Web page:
This advice shouldn’t come as a surprise to any readers since I’ve written similar tips in the past. But sometimes helpful reminders never hurt.
I’ve had friends post pictures of their plane tickets on social media because they’re excited about the destination or their upgrade went through, but it’s a really bad idea. I’ve known people who later discovered that some sinister person had cancelled their ticket by either calling up the airline or getting online to access their account since they had their name and record locator. It’s also not advised to post these photos because it also lets people know you’re away from home. (You can read more about that here.)
There’s also that story about an Aussie whose Facebook ‘friend’ used her selfie to claim her horse race winnings from the Melbourne Cup. Ouch.
Well, the new warning is from the the Better Business Bureau (BBB), warning people not to post photos of their COVID-19 vaccination cards on social media. I’ve seen photos of people’s vaccination cards that they’ve posted because they’re so excited to be that much closer to traveling, seeing friends and family and resuming normal activities.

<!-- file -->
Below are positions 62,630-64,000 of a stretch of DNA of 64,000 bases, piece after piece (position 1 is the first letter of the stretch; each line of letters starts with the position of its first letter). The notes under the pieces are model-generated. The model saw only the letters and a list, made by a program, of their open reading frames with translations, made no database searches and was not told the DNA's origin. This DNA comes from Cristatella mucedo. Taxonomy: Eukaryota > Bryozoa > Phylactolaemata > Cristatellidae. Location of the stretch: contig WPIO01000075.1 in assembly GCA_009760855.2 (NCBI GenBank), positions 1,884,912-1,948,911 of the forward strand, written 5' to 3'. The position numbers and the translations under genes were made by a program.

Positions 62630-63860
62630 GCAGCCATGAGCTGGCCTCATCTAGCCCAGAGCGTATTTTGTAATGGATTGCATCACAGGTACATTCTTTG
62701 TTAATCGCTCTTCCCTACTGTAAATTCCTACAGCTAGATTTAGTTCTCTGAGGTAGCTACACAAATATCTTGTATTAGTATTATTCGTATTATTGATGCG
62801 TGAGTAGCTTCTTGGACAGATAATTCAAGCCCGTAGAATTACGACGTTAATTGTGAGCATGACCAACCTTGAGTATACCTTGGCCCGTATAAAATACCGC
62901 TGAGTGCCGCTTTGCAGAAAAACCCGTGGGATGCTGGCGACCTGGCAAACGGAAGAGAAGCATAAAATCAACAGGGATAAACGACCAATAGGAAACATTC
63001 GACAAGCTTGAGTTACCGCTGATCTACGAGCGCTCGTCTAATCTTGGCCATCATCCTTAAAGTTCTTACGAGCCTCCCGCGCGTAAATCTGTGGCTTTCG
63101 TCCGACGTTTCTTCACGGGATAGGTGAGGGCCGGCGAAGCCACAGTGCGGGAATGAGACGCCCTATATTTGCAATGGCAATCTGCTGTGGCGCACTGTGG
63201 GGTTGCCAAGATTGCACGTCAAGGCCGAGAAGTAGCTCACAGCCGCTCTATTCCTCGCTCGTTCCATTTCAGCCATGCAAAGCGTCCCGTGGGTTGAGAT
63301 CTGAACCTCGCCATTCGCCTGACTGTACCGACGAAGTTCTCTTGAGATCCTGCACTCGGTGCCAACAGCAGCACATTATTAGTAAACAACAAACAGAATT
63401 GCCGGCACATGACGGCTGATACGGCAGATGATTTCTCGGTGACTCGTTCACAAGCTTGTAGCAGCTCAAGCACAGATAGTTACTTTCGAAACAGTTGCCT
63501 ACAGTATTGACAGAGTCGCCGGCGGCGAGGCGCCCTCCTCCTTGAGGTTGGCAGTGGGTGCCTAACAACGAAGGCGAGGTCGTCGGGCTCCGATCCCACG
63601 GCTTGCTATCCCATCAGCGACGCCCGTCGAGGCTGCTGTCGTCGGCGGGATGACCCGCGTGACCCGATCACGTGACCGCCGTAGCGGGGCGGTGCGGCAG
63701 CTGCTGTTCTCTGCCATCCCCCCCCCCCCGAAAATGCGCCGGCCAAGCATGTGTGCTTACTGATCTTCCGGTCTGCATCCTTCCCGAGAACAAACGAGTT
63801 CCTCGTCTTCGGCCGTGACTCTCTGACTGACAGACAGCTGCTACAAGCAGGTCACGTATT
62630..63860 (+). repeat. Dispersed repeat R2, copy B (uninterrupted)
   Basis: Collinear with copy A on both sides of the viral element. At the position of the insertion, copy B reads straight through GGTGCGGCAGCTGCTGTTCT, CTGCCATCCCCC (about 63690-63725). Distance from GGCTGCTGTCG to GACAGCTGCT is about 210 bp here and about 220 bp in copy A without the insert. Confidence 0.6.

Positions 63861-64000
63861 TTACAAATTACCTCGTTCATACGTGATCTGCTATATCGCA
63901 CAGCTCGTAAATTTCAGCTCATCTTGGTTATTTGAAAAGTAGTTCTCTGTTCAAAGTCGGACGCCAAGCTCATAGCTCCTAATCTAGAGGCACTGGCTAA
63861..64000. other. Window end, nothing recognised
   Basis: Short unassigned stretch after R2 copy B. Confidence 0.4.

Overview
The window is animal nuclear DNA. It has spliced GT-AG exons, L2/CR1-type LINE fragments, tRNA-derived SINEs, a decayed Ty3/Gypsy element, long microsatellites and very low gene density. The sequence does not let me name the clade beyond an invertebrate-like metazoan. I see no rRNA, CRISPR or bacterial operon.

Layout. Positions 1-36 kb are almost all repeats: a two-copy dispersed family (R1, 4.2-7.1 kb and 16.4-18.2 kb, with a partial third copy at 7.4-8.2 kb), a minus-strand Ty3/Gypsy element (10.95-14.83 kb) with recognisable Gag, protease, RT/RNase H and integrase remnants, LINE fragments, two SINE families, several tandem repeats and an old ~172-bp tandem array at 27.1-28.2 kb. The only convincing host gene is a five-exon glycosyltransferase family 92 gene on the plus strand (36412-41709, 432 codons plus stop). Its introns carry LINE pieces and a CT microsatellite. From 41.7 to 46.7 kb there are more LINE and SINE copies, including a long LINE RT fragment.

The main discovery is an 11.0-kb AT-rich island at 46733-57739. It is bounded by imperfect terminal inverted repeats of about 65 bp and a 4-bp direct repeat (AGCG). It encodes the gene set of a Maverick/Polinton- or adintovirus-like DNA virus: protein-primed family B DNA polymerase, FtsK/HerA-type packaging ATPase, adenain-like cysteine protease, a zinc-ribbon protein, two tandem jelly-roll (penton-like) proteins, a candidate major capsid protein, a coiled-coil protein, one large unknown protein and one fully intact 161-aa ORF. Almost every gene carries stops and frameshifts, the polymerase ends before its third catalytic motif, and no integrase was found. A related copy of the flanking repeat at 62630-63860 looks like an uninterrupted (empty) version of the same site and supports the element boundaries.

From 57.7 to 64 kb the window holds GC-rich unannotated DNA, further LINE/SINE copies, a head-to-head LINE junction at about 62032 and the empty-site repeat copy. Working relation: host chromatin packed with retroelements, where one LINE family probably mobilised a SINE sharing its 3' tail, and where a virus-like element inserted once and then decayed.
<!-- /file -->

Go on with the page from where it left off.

But the BBB says don’t do it. “Unfortunately, your card has your full name and birthday on it, as well as information about where you got your vaccine. If your social media privacy settings aren’t set high, you may be giving valuable information away for anyone to use. Sharing your personal information isn’t the only issue. Scammers in Great Britain were caught selling fake vaccination cards on eBay and TikTok. It’s only a matter of time before similar cons come to the United States and Canada. Posting photos of your card can help provide scammers with information they can use to create and sell phony ones.”
Instead, the BBB recommends: “If you want to post about your vaccine, there are safer ways to do it. You can share a photo of your vaccine sticker or set a frame around your profile picture.”
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This is solid advice so you might want to let your family and friends know, especially younger people who might be far more active on social media, by sending them this article so they don’t make the same mistake.
RELATED READING: In related news, the European Union’s police agency yesterday warned travelers to watch for organized crime gangs selling fake COVID-negative certificates at airports, sometimes for as much as 300 euros each. Read the story here.